Renault emissions discrepancy omitted from inquiry report

Commission members fear government may be too lenient due to 20% stake in carmaker

Renault denied using software to cheat emissions testing, saying its models “conform to the laws and norms in each market where they are sold”.

Renault denied using software to cheat emissions testing, saying its models “conform to the laws and norms in each market where they are sold”.

 

A French government report omitted significant details of how Renault’s diesel cars were able to emit fewer deadly gasses when subject to official emissions testing, members of the state inquiry have said.

The inquiry’s report, published last month, found some models emitted nitrogen oxides – a cause of respiratory diseases linked to early death – at levels nine to 11 times higher than EU limits.

But three of the commission’s 17 members said the published report did not include the full details of their findings, including the fact that a NOx “trap” in the Renault Captur went into overdrive when the sport utility vehicle was prepared for emissions testing but not during normal driving conditions.

It was discrepancies between on-road and in-laboratory NOx emissions that first tipped off US authorities that Volkswagen diesels had been installed with illegal “defeat devices” that cheated tests, triggering billions in fines and a criminal investigation.

The French commission members said they had no evidence that Renault was using similar devices, arguing only that further investigations were needed to find out why the cars performed differently during testing. But the omissions have led members to fear the government may be too lenient because of its 20 per cent stake in the carmaker.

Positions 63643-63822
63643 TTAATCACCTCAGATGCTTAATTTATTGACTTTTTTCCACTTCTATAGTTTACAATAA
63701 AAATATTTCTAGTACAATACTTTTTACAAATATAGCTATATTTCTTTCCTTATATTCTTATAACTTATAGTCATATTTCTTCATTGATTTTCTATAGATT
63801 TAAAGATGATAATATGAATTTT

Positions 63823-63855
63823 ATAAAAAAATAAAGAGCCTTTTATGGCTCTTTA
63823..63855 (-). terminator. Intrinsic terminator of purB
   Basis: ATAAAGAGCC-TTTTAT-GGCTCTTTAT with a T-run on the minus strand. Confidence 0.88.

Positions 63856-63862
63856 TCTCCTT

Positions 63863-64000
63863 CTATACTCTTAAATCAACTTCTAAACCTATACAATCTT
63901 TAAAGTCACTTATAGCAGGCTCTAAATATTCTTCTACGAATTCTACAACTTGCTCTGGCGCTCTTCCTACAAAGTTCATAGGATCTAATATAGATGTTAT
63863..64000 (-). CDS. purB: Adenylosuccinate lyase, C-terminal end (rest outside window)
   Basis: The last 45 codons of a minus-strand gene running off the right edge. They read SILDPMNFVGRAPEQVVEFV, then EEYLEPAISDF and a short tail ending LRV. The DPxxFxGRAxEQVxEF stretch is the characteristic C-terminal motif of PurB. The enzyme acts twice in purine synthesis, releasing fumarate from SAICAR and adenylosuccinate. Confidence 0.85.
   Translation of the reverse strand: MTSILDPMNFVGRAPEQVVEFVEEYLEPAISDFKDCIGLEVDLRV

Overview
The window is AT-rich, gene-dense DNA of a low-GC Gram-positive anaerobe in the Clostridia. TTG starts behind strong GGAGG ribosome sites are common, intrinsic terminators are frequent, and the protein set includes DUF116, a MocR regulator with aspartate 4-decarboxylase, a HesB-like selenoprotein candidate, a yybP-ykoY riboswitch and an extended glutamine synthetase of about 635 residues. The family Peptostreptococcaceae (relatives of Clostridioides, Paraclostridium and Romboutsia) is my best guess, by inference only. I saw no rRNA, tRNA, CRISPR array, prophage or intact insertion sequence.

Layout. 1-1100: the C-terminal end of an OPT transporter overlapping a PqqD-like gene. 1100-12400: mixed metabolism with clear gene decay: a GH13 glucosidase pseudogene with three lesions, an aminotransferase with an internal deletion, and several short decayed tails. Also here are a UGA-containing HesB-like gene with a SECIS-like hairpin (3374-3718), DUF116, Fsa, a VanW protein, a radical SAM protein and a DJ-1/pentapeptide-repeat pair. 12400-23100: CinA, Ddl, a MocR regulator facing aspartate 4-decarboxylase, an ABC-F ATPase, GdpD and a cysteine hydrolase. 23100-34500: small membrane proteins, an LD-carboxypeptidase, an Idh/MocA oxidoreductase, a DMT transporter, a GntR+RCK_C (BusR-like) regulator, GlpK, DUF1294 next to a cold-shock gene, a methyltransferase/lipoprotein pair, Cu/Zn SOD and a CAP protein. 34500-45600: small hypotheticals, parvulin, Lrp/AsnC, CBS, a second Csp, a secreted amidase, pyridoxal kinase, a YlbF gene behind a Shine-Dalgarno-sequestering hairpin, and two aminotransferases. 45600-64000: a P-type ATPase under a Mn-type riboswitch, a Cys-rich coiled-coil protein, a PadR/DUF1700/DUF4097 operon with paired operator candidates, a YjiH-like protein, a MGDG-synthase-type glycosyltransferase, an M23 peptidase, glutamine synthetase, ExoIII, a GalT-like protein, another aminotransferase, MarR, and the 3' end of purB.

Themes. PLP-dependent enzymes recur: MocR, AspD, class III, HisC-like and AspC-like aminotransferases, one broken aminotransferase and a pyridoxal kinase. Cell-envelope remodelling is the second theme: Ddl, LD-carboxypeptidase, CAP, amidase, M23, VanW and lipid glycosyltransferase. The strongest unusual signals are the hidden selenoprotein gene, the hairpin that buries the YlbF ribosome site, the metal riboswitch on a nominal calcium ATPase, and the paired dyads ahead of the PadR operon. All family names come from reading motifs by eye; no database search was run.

“The report was ultimately written by the state and they decided what would remain confidential,” said Charlotte Lepitre, an executive of France Nature Environment, the umbrella group of French environmental groups, who sat on the commission.

Renault denied using software to cheat emissions testing, saying its models “conform to the laws and norms in each market where they are sold”. Renault recalled 15,000 vehicles in January and has agreed to implement more robust de-polluting technologies as part of a wider “action plan”.

A French environment ministry official denied any intention to hide facts, saying the government incorporated the commission’s feedback when it consolidated comments from its various members. France’s independent fraud authority is also continuing an investigation into the carmaker’s practices.

But a government official acknowledged the state’s special relationship with Renault, saying: “The government is sensitive to the brand image of the companies it has invested in.”

– Copyright The Financial Times Limited 2016